SpaceX trials in-orbit broadband service
Starlink satellites should provide internet to remote communities
SpaceX has finally completed the delayed launch of a rocket carrying satellites capable of beaming wireless internet down to Earth from orbit.
The Falcon 9 rocket was due to lift off on 17 February, but additional checks at the Vandenberg Air Force Base launch site, in California, and poor weather conditions meant the mission was postponed until yesterday.
The two satellites on board, dubbed Tintin A and Tintin B, will trial the aerospace firm’s Starlink broadband service ahead of its expected roll-out in 2019, says Ars Technica.
The company’s “ultimate goal” is to provide wireless broadband worldwide, the website says, allowing even the most remote communities to access internet services.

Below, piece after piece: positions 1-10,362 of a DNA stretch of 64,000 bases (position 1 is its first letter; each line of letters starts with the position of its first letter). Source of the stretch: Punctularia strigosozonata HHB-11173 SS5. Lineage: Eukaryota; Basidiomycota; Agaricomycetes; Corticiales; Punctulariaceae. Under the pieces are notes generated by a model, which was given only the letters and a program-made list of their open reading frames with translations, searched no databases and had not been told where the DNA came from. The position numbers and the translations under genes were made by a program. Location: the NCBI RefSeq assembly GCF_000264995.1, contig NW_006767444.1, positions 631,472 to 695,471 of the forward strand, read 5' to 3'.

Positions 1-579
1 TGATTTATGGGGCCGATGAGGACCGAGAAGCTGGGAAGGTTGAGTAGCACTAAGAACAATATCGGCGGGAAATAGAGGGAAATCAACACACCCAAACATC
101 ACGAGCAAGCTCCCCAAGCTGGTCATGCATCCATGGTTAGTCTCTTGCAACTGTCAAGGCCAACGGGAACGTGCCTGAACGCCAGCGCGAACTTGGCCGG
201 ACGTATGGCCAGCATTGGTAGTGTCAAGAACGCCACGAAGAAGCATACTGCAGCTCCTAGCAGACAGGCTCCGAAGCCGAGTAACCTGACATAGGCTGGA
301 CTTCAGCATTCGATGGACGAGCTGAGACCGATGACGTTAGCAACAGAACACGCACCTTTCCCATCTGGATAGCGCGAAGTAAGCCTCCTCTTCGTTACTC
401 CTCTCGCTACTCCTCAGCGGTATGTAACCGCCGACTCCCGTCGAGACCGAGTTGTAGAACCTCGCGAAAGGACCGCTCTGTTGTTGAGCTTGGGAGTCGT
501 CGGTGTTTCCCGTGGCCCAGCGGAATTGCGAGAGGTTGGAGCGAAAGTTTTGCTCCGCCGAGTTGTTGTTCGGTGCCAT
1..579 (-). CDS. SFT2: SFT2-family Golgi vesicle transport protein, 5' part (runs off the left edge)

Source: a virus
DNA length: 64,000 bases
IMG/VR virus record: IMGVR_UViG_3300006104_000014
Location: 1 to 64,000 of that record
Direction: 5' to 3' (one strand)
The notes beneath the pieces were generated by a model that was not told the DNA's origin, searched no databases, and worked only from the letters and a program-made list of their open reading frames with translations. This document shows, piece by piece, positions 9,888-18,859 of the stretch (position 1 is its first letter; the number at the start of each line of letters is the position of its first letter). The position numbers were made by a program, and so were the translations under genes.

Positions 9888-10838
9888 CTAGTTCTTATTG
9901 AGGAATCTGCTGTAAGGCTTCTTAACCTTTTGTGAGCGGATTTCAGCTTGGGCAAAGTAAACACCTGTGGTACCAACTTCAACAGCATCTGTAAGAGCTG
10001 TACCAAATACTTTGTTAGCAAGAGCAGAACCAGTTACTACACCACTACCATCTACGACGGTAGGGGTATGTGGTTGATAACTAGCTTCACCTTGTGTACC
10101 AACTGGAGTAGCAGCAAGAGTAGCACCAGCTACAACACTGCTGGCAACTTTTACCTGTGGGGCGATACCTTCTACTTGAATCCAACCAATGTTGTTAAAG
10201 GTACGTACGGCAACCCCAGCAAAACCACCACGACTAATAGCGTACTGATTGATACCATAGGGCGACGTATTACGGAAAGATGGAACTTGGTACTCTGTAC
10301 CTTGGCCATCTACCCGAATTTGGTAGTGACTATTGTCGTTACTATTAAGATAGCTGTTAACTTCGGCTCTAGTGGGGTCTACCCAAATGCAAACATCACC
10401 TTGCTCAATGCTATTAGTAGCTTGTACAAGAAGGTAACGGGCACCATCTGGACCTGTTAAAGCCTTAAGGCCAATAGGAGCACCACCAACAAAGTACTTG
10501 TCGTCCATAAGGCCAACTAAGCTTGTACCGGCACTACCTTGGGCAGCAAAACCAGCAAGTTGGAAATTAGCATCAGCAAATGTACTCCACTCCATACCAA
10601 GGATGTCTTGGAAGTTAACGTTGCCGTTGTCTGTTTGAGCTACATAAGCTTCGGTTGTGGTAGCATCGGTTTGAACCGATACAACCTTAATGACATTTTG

If the test proves successful, the firm will continue to launch broadband satellites over the next five years, and aims to reach “full capacity with 4,425 satellites in 2024”, Ars Technica adds.
SpaceX co-founder Elon Musk revealed on Twitter that the two satellites would pass over Los Angeles on Friday morning, and would attempt to beam “hello world”.
“Don’t tell anyone, but the wifi password is ‘martians’,” Musk joked.
SpaceX is not the only firm aiming to beam broadband from the stars.
According to CNN, Sir Richard Branson’s Virgin Group and communications giant Qualcomm are backing OneWeb, a start-up that has also received approval from the US-based Federal Communications Commission (FCC) to launch internet satellites into orbit.